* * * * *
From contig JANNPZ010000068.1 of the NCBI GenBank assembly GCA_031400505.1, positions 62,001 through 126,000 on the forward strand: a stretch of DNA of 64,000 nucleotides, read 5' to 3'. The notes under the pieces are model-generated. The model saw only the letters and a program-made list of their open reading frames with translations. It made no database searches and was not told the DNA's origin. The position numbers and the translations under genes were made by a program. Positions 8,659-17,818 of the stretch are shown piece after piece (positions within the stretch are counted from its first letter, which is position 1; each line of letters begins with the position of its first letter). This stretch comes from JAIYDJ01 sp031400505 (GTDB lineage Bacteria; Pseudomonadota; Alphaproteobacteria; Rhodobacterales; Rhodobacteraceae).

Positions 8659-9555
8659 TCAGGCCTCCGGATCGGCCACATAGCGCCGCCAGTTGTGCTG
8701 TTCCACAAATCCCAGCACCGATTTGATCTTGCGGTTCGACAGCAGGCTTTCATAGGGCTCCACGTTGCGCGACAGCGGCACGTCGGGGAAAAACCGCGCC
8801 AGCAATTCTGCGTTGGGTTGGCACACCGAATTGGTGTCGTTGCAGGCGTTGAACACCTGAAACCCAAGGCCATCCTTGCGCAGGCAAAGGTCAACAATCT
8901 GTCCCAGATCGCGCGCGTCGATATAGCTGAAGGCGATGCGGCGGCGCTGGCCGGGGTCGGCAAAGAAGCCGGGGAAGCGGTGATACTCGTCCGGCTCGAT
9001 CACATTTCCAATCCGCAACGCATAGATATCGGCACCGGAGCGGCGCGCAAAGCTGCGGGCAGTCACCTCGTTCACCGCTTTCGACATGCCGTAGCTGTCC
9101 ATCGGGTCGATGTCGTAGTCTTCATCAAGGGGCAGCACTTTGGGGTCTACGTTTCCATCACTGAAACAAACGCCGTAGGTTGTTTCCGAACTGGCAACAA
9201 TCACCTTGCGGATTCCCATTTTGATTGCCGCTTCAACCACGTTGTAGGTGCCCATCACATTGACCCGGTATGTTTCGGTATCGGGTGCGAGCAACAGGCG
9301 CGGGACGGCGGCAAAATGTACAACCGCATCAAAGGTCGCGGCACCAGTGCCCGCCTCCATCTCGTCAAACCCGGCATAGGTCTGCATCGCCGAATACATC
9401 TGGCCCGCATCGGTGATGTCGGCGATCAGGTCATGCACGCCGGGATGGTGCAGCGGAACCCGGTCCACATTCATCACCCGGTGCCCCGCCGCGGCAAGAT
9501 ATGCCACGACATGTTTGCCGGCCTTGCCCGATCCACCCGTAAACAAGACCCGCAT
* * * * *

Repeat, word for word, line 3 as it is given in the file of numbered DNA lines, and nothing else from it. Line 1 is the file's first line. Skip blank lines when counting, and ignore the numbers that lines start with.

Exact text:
8659 TCAGGCCTCCGGATCGGCCACATAGCGCCGCCAGTTGTGCTG